UCB is participating in the Skin of Color Update (“SOCU”) Dermatology Conference, a forum for medical specialists to discuss trending evidence-based research and best practices for skin of color in dermatology. This year’s SOCU comes at an important time for the healthcare community and serves as an opportunity to have conversations and problem solve around inequities in dermatological care. Read more from Rhonda Peebles, Head of U.S. Dermatology, as she shares her thoughts on racial inequities in dermatology and the steps UCB is taking to move the equity needle forward.
‘At UCB, we are committed to taking action to bridge gaps and facilitate equitable care for patients of color. Recent media coverage has detailed the various ways disparities manifest in dermatology medical training, clinical practice, pharmaceutical research and development and access to treatment. Gaps in health care provider (HCP) training perpetuate racial disparities in diagnoses – for example, oftentimes psoriasis goes undiagnosed and untreated in patients of color. Many dermatology HCPs don’t treat as many patients with skin of color. Additionally, darker skin isn’t well-represented in medical textbooks, and there is little data on how certain treatments impact patients with skin of color.
As a Black woman, I have family members who want to see a dermatologist who looks like them. Yet, when we look at towns and even major cities across the country, we find few dermatologists with skin of color. I remember years ago when I lived in a city in the Midwest, being on a waiting list for months before I was finally able to see a Black dermatologist. When I think about my own professional experience working in the biopharmaceutical industry and participating in dermatology conferences, I have always been cognizant of how few people look like me in those spaces.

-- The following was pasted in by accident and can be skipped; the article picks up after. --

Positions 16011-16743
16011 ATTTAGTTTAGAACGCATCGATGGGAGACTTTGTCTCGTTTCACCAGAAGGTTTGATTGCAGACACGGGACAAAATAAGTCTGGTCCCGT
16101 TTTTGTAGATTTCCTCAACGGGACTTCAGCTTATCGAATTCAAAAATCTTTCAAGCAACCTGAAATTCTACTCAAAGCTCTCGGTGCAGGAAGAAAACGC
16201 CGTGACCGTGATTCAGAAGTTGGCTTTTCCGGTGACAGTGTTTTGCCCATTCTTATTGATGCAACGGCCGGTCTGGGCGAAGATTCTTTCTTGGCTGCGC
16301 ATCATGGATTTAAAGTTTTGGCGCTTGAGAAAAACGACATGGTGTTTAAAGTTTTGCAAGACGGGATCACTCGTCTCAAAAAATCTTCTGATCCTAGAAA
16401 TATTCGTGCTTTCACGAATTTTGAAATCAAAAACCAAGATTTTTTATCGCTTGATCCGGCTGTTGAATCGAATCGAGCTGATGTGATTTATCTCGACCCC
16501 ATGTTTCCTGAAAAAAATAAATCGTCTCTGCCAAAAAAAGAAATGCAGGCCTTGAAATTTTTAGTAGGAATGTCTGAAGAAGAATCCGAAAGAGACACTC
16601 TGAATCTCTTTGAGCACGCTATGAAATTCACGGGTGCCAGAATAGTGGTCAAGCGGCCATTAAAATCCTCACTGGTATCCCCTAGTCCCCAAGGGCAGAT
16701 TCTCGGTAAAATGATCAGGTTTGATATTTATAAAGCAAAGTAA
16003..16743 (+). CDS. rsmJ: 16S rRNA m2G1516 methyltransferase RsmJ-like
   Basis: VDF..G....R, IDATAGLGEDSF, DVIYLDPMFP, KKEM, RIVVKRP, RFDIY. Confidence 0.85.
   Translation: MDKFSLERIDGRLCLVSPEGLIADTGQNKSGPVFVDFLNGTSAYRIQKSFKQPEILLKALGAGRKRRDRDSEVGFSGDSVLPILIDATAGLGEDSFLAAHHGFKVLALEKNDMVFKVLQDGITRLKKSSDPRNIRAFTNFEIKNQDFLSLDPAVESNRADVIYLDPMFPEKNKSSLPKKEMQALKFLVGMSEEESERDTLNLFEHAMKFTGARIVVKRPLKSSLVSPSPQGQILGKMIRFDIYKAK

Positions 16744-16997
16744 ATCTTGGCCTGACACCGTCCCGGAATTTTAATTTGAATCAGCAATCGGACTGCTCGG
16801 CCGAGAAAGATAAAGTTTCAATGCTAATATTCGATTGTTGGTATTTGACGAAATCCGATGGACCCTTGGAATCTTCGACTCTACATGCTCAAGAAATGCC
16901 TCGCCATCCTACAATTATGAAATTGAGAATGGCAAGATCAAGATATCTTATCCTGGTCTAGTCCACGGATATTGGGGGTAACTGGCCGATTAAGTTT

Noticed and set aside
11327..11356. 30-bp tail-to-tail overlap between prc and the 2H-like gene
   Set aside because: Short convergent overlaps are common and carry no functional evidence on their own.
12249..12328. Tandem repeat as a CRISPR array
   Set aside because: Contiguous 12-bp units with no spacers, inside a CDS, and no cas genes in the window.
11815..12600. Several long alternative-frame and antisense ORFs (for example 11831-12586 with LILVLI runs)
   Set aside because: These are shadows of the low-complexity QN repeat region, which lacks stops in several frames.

From a research and development perspective, more needs to be done to ensure clinical trials are representative of broader, diverse patient populations. Historically, one of the reasons racial and ethnic minorities have been underrepresented in clinical trials is due to distrust of researchers. Unfortunately, fear among people of color of being “guinea pigs” for research is longstanding and its impact is felt across all medicine. We need to find a way to help people of color overcome these fears and start building trust in the medical field.
Progress also requires, among many things, innovating beyond the traditional clinical trial model. At UCB we are piloting decentralized clinical trials (“DCTs”) as a mechanism to understand how to better integrate clinical trials into the everyday lives of patients. Utilizing telemedicine technology, DCTs allow a network of clinicians and scientists to work with patients directly in the comfort of their homes. Innovations like this represent important breakthroughs for equity, by lessening entry barriers for populations who lack access to transportation to visit doctor’s offices or live in communities with limited access to healthcare.
Solving a problem as systemic as racial disparities in healthcare will require an earnest commitment from all stakeholders. It is critically important to me that UCB is listening and supporting causes, technology and innovations that drive further equity in dermatology. Together, we’ll work tirelessly to move the equity needle forward and pursue solutions that all patients value, no matter their skin type.’